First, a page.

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Jesuit roots inspired Scholastic’s life of faith


Photo Courtesy of: Mr. Myles Kelley S.J

Mr. Myles Kelley S.J, Brophy’s newest Jesuit teacher, is in the middle of an 11-year journey to become a priest. He said that he hopes to show the community unconditional love. 

“The kind of love that God has for you, for me, for each of us,” Mr. Kelley said, “that’s way more important to me than any lesson plan. And I’m trying to do that every day, whether I’m in class, prefecting during lunch, or going to a football game. I want to support, care for, and learn from each of you here at Brophy.” 

Mr. Kelley’s journey with the Jesuits started before his freshman year of high school. After hearing a friend was hoping to attend Jesuit College Preparatory School of Dallas, Mr. Kelley applied late in the application process. He said he assumed he missed the deadline for his application to be seriously considered, but he prayed every night for months that he would be accepted.

He got into Jesuit Dallas, and this started his life with the Jesuits. 

“I’ll never forget the moment I found out I was accepted,” Mr. Kelley said. “It’s one of the happiest moments of my life. I felt like God and I were somehow in sync.”

After Jesuit Dallas, Mr. Kelley continued his Jesuit education at Boston College. Mr. Kelley got a bachelor’s degree in management, and he planned on starting his life in the business world. However, after getting rejected from a few “dream jobs,” he found his way back to Jesuit Dallas as a part of their Alumni Service Corp (ASC). Similar to Brophy’s program, Jesuit Dallas’ ASC allows alumni to return to campus after their college graduation with the abilities to teach students, serve the community, and appreciate Jesuit education.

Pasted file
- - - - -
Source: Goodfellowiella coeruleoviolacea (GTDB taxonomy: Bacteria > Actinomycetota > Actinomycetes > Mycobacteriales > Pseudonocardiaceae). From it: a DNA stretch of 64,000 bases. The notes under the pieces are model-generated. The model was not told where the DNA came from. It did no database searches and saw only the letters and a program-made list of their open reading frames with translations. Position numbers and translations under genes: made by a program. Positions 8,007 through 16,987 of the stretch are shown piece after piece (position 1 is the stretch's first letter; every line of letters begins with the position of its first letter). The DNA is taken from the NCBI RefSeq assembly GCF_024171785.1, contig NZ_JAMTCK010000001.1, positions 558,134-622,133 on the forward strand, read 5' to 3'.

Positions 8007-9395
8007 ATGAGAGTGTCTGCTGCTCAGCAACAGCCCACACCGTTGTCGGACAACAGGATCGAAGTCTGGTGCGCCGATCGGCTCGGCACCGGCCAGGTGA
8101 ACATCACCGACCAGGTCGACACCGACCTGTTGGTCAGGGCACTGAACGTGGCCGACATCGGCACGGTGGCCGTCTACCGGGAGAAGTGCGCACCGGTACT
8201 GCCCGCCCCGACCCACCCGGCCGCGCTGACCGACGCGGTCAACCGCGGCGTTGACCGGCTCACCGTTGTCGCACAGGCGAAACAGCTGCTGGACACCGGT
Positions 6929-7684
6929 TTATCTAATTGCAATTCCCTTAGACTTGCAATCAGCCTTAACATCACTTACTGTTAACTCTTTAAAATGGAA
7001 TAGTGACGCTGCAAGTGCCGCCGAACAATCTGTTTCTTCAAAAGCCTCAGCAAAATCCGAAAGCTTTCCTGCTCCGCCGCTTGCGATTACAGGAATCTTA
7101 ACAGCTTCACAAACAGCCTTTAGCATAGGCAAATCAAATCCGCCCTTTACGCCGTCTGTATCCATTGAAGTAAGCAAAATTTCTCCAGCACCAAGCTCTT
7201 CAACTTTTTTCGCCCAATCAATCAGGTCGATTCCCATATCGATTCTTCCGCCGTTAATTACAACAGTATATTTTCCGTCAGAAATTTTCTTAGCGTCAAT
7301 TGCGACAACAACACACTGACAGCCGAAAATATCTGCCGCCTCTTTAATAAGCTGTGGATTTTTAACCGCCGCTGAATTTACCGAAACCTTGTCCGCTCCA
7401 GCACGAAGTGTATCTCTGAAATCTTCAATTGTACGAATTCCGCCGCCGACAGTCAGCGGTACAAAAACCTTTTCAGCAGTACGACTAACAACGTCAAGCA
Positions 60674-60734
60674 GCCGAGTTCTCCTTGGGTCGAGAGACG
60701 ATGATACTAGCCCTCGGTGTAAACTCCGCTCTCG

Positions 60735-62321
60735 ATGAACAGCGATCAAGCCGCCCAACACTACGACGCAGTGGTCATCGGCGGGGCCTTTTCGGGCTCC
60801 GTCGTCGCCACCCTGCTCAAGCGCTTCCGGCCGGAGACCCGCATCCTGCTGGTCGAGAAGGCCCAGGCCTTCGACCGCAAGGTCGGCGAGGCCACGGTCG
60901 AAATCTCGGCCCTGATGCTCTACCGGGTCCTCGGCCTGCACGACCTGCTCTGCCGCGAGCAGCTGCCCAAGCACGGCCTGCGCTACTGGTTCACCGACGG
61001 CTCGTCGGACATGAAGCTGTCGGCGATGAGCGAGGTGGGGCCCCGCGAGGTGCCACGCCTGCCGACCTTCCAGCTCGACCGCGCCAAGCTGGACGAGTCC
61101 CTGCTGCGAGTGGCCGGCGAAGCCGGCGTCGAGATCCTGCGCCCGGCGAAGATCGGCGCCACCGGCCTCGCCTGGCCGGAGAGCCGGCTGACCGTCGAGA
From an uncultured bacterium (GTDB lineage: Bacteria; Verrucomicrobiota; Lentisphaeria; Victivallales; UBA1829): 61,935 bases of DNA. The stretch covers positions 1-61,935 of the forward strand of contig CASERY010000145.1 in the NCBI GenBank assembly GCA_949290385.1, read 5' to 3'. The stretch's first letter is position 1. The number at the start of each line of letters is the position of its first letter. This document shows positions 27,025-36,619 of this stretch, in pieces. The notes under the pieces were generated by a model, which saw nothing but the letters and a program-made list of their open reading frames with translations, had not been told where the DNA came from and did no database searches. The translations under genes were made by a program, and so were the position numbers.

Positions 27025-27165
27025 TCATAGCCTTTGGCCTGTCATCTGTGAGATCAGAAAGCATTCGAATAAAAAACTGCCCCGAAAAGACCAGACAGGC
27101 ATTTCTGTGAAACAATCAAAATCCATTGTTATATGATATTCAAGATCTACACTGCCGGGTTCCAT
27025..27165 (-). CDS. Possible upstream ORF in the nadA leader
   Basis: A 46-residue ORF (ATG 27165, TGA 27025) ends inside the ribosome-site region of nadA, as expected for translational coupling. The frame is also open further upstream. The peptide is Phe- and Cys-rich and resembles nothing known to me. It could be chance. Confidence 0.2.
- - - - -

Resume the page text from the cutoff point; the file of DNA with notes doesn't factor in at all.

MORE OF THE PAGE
It was in the ASC where Mr. Kelley first had got the idea that he could pursue life as a Jesuit.

 “I was living in community, living simply, and giving myself away to others in a spirit of service and spirituality,” said Mr. Kelley. “I loved it, and I didn’t realize there was a way I could spend my whole life doing that until a few years later.” 

After his second stint at Jesuit Dallas, Mr. Kelley worked in Campus Ministry at Loyola Marymount University, his third Jesuit school. It was at LMU that Mr. Kelley started “making the connection” that he should be a Jesuit. 

“I had been around the Jesuits since highschool and was now working for one in Campus Ministry,” said Mr. Kelley. “The Jesuits had always been people I admired and looked to for guidance. They were easy to talk to and helped me through the inevitable challenges of highschool and college.”

It must be noted that some would consider Mr. Kelley an anomaly. According to data from Georgetown University, the number of priests in the United States declined by almost 60% from 1970 to 2020.

Mr. Kelley said he too is sometimes uncertain on whether or not the priesthood is the correct path for him.

“It was a leap of faith really, because I didn’t know if it would be right for me or if the priesthood was my true vocation,” Mr. Kelley said. “And some days, I still don’t know for certain, but I trust in the mysterious spirit that has been working overtime, it seems, these past 5 years – making me more joyful, loving, and free – more of myself – all as a Jesuit.” 

After a few years at Brophy, Mr. Kelley will “be sent off to study theology again – more in depth – in preparation for being ordained as a priest.” It’ll be another 5-6 years from now before people will call him “Father Kelley.”When asked if he had any advice for high school students, Mr. Kelley said, “Be open – to what is here & now, no matter how challenging or strange it may seem. And, listen to your life – to those holy longings and inklings you feel deep in your heart. Sometimes those are the ways God wants to speak to you and give to you – more than you can even imagine.”

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David Robaina
David Robaina, Opinions Editor
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